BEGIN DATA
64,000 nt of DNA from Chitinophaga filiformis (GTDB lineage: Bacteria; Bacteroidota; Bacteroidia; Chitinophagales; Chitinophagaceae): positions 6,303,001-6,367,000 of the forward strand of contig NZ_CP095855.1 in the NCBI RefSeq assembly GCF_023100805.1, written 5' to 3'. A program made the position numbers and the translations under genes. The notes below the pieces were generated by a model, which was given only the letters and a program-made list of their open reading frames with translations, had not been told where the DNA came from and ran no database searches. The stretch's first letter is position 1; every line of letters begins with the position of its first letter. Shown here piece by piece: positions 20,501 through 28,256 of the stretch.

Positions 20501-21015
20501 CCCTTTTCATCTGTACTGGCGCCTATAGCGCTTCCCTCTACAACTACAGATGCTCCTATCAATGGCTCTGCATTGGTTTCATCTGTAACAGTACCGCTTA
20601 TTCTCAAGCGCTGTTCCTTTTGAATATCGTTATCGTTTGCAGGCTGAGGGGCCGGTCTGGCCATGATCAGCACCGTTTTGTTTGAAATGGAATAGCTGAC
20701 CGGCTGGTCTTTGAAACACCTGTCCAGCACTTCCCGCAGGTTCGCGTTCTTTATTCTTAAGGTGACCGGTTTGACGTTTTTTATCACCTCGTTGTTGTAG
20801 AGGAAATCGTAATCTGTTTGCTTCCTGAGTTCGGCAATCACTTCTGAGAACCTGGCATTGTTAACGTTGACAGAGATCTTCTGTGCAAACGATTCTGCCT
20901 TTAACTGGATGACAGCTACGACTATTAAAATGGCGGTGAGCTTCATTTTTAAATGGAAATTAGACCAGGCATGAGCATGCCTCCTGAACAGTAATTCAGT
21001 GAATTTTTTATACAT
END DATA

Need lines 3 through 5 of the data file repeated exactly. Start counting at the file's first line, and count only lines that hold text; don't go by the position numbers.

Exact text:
20501 CCCTTTTCATCTGTACTGGCGCCTATAGCGCTTCCCTCTACAACTACAGATGCTCCTATCAATGGCTCTGCATTGGTTTCATCTGTAACAGTACCGCTTA
20601 TTCTCAAGCGCTGTTCCTTTTGAATATCGTTATCGTTTGCAGGCTGAGGGGCCGGTCTGGCCATGATCAGCACCGTTTTGTTTGAAATGGAATAGCTGAC
20701 CGGCTGGTCTTTGAAACACCTGTCCAGCACTTCCCGCAGGTTCGCGTTCTTTATTCTTAAGGTGACCGGTTTGACGTTTTTTATCACCTCGTTGTTGTAG